TMI! Keeping perspective

I read a lot about training and cycling. Currently I am reading for the second time, Bike for Life: How to Ride to 100 by Roy Wallack and Bill Katovsky and also The Heart Rate Monitor Book for Outdoor and Indoor Cyclists by Sally Edwards and Sally Reed while also working my way through The Cyclist's Training Bible by Joe Friel. The problem with that is that I can get overwhelmed with information. It's not that they contradict each other it's just that there are as many different approaches to training and fitness as there are people on the planet! Also, as is the case with the Wallack and Katovsky book, there are many interviews and case studies of actual athletes who are extraordinary. I guess it's intended to be inspiring, and it is, but for me it can be discouraging too. I get feeling pretty good about myself for hitting 20 mph at 85% MHR on Meads Lane and then read about an over 90 guy, John Sinibaldi, who can still hit 35mph on the flats and sustain it for miles and miles.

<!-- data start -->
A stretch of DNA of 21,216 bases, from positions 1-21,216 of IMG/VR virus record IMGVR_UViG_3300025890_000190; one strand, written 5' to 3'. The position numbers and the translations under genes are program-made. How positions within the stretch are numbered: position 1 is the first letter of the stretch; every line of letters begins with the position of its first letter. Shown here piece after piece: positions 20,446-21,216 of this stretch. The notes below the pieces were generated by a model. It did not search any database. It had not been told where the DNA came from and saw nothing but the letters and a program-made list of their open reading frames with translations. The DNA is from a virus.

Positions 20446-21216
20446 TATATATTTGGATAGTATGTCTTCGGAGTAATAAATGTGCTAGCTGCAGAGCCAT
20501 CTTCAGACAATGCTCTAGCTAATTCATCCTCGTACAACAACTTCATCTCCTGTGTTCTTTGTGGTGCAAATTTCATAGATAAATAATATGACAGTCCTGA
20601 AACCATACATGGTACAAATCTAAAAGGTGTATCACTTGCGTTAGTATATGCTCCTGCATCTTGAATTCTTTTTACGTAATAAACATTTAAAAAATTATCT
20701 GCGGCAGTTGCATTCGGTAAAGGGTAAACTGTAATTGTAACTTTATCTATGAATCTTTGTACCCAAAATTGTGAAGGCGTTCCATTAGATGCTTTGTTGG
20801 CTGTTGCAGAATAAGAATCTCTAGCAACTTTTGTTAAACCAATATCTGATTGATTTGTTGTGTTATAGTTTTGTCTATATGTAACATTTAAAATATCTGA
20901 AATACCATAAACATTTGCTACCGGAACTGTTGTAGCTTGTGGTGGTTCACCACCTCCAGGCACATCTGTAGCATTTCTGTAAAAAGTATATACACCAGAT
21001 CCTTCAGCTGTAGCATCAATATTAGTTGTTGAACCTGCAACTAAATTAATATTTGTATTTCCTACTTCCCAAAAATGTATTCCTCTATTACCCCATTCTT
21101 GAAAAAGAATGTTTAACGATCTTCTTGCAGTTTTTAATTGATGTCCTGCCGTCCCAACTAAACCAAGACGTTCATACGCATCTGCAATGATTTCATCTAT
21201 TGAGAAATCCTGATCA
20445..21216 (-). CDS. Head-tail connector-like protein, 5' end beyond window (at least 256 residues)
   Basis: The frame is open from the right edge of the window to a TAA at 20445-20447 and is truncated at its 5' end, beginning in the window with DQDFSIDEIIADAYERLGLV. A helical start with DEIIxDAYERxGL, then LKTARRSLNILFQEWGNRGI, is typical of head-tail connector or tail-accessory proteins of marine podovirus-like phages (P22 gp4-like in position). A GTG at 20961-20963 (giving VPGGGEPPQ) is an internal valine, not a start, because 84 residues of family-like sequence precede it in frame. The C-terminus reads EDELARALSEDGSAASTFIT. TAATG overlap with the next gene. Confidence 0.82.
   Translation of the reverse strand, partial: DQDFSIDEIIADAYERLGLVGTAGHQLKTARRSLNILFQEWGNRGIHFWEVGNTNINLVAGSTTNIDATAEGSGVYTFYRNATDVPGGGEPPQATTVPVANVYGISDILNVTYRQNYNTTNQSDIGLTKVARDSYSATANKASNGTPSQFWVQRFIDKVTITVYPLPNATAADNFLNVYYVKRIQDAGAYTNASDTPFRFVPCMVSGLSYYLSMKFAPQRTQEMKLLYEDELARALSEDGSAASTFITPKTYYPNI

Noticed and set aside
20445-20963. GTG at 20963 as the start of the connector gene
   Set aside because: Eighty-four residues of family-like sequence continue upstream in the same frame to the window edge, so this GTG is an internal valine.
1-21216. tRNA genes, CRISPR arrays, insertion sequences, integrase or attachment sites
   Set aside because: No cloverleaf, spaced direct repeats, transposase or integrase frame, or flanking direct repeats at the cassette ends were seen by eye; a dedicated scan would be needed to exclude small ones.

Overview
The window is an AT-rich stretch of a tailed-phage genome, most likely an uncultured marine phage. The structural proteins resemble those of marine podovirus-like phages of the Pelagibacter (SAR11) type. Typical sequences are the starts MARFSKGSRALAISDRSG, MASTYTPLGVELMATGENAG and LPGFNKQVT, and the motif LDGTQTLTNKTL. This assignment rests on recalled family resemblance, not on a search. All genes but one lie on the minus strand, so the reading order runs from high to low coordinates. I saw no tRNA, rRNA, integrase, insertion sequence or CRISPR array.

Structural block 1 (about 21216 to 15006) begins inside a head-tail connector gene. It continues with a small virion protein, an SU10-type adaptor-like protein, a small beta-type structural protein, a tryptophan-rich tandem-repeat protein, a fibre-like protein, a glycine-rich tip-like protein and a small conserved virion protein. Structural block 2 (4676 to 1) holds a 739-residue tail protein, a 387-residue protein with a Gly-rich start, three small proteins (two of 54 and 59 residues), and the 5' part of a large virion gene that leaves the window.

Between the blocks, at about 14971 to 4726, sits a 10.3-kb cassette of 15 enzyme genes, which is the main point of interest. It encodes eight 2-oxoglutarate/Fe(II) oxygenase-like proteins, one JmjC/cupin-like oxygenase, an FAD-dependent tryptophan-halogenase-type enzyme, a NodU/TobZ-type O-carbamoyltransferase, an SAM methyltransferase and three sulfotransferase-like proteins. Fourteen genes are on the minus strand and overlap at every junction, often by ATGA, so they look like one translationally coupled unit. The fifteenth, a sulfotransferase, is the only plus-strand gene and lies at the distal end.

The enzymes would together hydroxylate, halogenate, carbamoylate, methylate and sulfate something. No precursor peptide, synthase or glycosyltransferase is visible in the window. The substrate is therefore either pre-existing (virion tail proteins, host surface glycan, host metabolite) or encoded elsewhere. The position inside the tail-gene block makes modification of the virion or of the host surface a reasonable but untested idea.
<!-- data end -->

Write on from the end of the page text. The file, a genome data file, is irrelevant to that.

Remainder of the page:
The other day I was looking for local races and found a club site that listed some. One race was 75 miles. That's 75 miles racing, as in, ALL-OUT-EFFORT. I'm just hoping to get through 62.5 miles next Sunday at the Tour de Cure without being pulled from the course for exceeding the cutoff time.
My expectation is to ride with the big boys and I'm certainly not there yet. The perspective I'm trying to keep, while staying motivated to set ambitious goals, is, even if I finish dead last with everyone drumming their fingers waiting for me to come in, that's better than the ones that could have finished but didn't enter out of fear or lack of motivation or those that aren't even getting up off the couch.

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